Thursday, April 29, 2021

Confessions of a Dangerous Mind (2002)

Directed by George Clooney

Written by Charlie Kaufman

George Clooney's directorial debut Confessions of a Dangerous Mind has the rhythm of an episodic television episode and the retro cinematic style of 1970s New Hollywood. Based on Chuck Barris's "memoir" that created an urban legend: he led a double life as an assassin for the CIA. With a script by Charlie Kaufman, Clooney admittedly attempted to imitate the directorial style of the Coen Brothers and Steven Soderbergh. The result is a postmodern fastball about ephemeral post-war pop culture and Cold War lore with a fractured narrative style and speculative representation of history viewed through a lens of distortion and uncertainty. 

Sam Rockwell was cast as Barris after hundreds of actors were considered. Barris's book had been a hot property since the 1980s with many directors expressing interest in the project. Kaufman's script was later modified by Clooney who thought it was too experimental for a major studio release leading to acrimony between the writer and director. Drew Barrymore was cast Barris's long time girlfriend Penny and Julia Roberts as a nefarious assassin. Clooney cast himself as Barris's CIA handler Jim. Real life figures who worked with Barris appear in interview segments reminiscent of Warren Beatty's Reds. Brad Pitt and Matt Damon also made cameo appearances. Whether one believes the story or not is irrelevant, the narrative possibilities are paramount.  

The film depicts Barris as an anti-social young man only interested in chasing women and getting into the nascent television industry. He wrote the 1962 pop song "Palisades Park" and eventually produced game shows like the The Dating Game and The Newlywed Game. The Gong Show only emboldened his critics who viewed him as the epitome of junk culture. Much of the disposable reality TV of the 21st Century owes a debt to those shows. Clooney also had a familiarity with the era since his father Nick Clooney worked in TV news, giving the film a Network vibe at times.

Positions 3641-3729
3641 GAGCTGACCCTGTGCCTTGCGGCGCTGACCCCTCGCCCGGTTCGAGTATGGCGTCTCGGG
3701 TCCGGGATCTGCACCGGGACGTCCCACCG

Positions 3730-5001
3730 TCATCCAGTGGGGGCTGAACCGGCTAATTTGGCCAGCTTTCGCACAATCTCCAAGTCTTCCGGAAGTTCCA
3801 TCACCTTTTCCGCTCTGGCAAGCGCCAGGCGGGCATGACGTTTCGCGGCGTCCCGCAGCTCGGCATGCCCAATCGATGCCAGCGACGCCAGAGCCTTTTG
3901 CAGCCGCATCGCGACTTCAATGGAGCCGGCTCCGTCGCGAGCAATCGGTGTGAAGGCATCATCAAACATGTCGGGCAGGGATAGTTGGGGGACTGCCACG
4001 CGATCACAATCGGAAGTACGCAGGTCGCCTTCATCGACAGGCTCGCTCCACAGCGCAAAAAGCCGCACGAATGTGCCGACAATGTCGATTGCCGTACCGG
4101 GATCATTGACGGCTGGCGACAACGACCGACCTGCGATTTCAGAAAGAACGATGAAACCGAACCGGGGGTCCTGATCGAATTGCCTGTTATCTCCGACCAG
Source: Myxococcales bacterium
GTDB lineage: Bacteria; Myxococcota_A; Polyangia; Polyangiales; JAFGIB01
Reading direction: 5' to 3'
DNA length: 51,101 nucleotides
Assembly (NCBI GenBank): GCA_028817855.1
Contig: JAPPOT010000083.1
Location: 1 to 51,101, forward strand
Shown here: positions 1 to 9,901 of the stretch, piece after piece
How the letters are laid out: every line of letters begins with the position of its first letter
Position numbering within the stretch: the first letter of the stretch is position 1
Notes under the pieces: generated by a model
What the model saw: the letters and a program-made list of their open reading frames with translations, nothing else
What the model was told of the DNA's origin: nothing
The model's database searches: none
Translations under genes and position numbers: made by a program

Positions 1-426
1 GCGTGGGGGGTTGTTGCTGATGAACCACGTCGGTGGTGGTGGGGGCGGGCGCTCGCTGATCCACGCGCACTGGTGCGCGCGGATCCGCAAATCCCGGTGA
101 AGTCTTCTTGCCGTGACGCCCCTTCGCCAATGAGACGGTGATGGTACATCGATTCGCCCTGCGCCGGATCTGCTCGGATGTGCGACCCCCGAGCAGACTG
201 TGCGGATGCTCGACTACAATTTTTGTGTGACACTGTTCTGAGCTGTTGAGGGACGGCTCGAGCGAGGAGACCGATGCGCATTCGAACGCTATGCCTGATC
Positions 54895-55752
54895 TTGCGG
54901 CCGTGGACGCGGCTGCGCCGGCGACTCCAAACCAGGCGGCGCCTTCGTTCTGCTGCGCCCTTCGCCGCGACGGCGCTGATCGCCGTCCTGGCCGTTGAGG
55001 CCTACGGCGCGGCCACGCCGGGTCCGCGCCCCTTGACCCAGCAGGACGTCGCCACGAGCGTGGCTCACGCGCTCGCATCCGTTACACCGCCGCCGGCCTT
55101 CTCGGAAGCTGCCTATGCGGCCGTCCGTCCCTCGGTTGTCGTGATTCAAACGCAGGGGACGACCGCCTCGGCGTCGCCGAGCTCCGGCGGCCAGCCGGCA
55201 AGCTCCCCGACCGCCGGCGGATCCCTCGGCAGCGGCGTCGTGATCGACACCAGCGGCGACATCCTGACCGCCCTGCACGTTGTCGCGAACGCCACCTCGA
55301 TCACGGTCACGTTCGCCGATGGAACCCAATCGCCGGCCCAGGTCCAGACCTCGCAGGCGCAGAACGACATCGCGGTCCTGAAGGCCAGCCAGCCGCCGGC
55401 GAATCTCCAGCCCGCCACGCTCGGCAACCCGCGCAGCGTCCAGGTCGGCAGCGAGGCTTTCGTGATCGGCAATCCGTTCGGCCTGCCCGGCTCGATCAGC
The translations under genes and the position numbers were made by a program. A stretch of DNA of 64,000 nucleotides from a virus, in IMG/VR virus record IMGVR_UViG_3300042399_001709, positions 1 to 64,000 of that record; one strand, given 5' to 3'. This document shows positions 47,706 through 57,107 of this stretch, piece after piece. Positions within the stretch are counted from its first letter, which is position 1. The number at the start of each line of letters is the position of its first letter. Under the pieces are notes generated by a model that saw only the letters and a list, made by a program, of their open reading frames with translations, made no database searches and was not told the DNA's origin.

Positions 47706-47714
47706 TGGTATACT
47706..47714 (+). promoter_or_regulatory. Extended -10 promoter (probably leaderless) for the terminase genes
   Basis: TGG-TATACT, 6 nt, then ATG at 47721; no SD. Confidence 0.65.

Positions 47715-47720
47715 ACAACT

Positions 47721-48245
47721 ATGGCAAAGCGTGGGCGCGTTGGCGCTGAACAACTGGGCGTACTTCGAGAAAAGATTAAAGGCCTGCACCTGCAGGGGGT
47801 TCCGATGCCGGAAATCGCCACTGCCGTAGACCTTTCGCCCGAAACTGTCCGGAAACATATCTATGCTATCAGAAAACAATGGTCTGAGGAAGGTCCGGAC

The contrasting worlds of television and cold war espionage create a mash up of 70s movies like paranoid thrillers of Alan Pakula - Klute, The Parallax View, and All the President's Men. Dark humor is especially present during his undercover missions, all those trips to West Berlin and Vienna with couples from The Dating Game chaperoned by Barris were allegedly cover for hit jobs. He never knew the reasons behind any of his jobs other than his targets were considered enemies of the government or even which side of the government he was working for; the lines continue to blur as paranoia takes over the story. As the espionage and TV worlds begin to merge the film comes close to channeling the woozy mindset of the era. 

By far Clooney's most adventurous film, Confessions of a Dangerous Mind benefits from its retro sense of the surreal. Clooney's more conventional approach and Kaufman's script are in conflict and create something of a compromise. More of a curio than a classic, it's best to watch sometime after 2am.

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